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Old 01-27-2013, 11:25 AM
orchard orchard is offline
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Default M1 Clinic at BRRC

CMP M1 Garand class and clinic – Review
Last Sunday I had the opportunity to attend a Garand clinic and match, put on by the Burbank Rifle and Revolver club. They offer the clinic on the third Sunday of odd numbered months. The club putting on the clinic had Garands available to the participants for shooting in the match. The clinic was free, the match portion was 15$, plus the cost if you used their ammo of 20$. There were pads on the firing line, and all you need to bring is a good attitude.
We traveled up the I5 to the range, and filled out the releases and paperwork for the CMP. Weather was cool and breezy, but sunny. Other experienced competitors were there to shoot a match in relays using the 200 yard range.
BRRC clinics are taught by CMP Master Instructor Dennis Santiago. Dennis has been teaching this course since 2007. The clinic started with a discussion of gun safety, especially muzzle control and the use of an empty chamber indicator. Throughout the clinic safety was stressed and demonstrated. There was an interesting presentation on the history of the DCM and CMP, followed by the history of the US Service Rifles. The operation and parts of the M1 were covered including the operation of the gas system.
The hands on portion of the clinic included:
1. How to check that the rifle is unloaded, how to lock the action back completely, and the use of the Empty Chamber Indicator (ECI required in CMP matches).
2. How to safely release the bolt and avoid the “M1 thumb”.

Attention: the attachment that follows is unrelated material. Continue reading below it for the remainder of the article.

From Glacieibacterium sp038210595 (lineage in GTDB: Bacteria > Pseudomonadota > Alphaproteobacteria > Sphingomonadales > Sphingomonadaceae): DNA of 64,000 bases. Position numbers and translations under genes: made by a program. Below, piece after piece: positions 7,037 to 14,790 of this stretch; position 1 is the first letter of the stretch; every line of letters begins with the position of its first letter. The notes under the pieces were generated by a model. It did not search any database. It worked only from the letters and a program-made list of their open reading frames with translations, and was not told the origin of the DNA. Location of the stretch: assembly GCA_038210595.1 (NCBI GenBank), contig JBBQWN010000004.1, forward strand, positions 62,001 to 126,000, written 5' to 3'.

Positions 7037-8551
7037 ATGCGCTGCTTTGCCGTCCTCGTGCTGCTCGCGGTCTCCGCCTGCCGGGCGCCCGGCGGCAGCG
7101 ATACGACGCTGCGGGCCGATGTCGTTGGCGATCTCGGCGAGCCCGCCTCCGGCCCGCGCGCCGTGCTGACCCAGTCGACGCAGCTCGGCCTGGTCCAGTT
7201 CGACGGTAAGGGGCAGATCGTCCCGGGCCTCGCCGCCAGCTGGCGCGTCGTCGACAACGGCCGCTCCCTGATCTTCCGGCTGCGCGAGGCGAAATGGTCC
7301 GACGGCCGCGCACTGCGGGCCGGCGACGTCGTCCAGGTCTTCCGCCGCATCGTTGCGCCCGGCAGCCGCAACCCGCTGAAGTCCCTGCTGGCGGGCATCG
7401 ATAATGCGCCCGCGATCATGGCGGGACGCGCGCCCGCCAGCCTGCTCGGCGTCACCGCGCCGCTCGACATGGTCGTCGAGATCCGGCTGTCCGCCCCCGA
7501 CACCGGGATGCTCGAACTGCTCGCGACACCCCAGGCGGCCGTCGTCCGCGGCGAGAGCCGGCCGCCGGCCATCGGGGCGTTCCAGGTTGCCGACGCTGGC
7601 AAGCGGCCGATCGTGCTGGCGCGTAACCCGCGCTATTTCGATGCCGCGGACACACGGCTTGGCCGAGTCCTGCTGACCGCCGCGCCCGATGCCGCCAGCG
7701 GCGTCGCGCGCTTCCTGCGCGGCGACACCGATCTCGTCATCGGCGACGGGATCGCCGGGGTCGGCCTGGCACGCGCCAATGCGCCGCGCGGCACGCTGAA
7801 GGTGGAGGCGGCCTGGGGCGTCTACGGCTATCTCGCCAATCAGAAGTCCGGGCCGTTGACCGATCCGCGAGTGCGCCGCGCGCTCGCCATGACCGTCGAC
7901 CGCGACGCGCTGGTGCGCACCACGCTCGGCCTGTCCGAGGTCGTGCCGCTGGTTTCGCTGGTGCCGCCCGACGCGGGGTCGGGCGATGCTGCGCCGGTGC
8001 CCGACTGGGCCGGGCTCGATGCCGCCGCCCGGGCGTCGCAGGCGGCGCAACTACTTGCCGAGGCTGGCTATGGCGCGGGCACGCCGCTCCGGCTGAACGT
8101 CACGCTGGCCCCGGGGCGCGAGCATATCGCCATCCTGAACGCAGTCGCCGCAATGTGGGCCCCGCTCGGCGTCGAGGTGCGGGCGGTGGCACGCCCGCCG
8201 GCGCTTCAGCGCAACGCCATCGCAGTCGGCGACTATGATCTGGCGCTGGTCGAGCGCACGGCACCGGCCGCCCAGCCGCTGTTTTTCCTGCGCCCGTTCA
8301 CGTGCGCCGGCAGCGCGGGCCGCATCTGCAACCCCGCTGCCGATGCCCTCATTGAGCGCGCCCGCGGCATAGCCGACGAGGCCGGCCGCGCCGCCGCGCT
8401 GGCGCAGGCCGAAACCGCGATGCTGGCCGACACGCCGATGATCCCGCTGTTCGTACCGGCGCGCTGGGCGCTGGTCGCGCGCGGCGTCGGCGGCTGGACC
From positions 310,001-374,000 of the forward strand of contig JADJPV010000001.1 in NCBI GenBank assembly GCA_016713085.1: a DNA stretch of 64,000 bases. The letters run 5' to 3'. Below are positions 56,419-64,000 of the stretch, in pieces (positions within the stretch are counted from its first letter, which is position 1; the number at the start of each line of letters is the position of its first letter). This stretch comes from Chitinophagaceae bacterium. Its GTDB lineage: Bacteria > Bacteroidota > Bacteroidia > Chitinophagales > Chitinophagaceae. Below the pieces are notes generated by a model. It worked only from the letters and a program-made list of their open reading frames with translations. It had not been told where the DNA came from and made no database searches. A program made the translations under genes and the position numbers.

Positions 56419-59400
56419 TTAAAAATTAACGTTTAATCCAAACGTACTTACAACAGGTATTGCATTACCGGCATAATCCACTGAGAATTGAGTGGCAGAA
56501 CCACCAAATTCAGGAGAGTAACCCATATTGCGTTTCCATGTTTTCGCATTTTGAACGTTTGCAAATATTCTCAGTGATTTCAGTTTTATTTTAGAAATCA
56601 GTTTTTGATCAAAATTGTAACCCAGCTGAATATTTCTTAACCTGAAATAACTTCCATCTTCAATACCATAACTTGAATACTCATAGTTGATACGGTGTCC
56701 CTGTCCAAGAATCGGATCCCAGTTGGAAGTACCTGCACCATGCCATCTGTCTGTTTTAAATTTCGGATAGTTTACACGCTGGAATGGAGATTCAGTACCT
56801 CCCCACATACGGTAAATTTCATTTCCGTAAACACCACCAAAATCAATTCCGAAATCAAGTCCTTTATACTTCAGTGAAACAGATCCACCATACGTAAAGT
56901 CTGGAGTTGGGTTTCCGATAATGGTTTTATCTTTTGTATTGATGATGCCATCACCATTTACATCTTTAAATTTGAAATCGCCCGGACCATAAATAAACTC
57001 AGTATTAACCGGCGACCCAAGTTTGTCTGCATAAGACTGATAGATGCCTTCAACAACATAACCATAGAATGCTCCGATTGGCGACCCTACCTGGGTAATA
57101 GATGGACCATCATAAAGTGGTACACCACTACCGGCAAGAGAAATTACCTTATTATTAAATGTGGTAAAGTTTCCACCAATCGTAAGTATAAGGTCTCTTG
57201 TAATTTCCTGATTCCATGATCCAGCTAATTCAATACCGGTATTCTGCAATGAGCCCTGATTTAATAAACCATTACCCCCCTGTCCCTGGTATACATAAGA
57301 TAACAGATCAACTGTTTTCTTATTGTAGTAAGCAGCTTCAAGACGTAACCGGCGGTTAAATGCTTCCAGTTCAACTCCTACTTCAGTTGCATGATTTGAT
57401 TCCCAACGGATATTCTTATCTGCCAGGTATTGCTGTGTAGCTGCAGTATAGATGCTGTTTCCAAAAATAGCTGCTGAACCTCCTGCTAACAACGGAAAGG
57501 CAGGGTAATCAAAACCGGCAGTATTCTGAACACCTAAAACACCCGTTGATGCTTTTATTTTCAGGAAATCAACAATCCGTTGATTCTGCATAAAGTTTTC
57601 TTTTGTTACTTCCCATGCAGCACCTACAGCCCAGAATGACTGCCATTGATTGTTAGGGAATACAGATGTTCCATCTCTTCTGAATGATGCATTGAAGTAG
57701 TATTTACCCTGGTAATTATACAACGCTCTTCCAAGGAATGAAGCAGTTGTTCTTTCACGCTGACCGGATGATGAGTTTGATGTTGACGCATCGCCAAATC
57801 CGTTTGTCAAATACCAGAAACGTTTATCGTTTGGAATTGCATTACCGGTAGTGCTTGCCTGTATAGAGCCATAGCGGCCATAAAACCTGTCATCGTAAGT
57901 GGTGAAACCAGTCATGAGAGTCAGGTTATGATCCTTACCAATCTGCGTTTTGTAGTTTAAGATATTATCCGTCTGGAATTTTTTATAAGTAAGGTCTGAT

3. How to load a single round without a carrier.
4. How to load 2 rounds in an enbloc – needed for the rapid fire portions of 10 rounds (2 plus 8).
5. Trigger control principles, setting windage and elevation with the sights, and proper sight picture. Everyone was also tested to check for their dominant eye.
6. How to rig the sling, demonstrated with the web sling.
7. The prone position; and how to move the position to adjust the point of aim. Checking the natural point of aim was covered as well. The importance of breathing and relaxing the muscles was demonstrated.
8. Off Hand position was demonstrated and discussed.
Other portions of the lecture covered range commands, target and scoring. The clinic took about 2.5 hours, and then we were off to shoot our match at the 100 yard range, using a reduced target. The SR1 target is reduced to give scoring ring half the size of the target used for 200 yard matches.
The line officer for the match at BRRC is Wayne Fenner who also happens to be one of the pit bosses at the U.S. Nationals at Camp Perry, Ohio. After a second review of range safety rules and commands – BRRC makes sure the information is absorbed -- we were assisted in setting up slings and prone positions. There were several experienced coaches to help with setup most of whom are graduates of the same course we were taking that day. We then fired a number of sighters, the coaches had spotting scopes to assist with zeroing the shots. We then fired 10 shots prone, slow fire, as part of the match. After scoring and target replacement, we started the 10 shot prone rapid fire portion. This was more challenging - noise plus dust and concern about time caused many shots to be rushed. We finished the match with 10 shots slow fire offhand. This was really challenging for most – the weight of the rifle and trying to get a good aim was difficult.
Afterwards there was a certificate award ceremony for completing the clinic.
I really enjoyed the clinic; it was an opportunity to learn about the Garand, the history, positions and what is needed to shoot in a competition. It was much more difficult than shooting from a bench with sandbags and supports. The match let me know how much I have to learn, but also gave me the tools I needed to practice.
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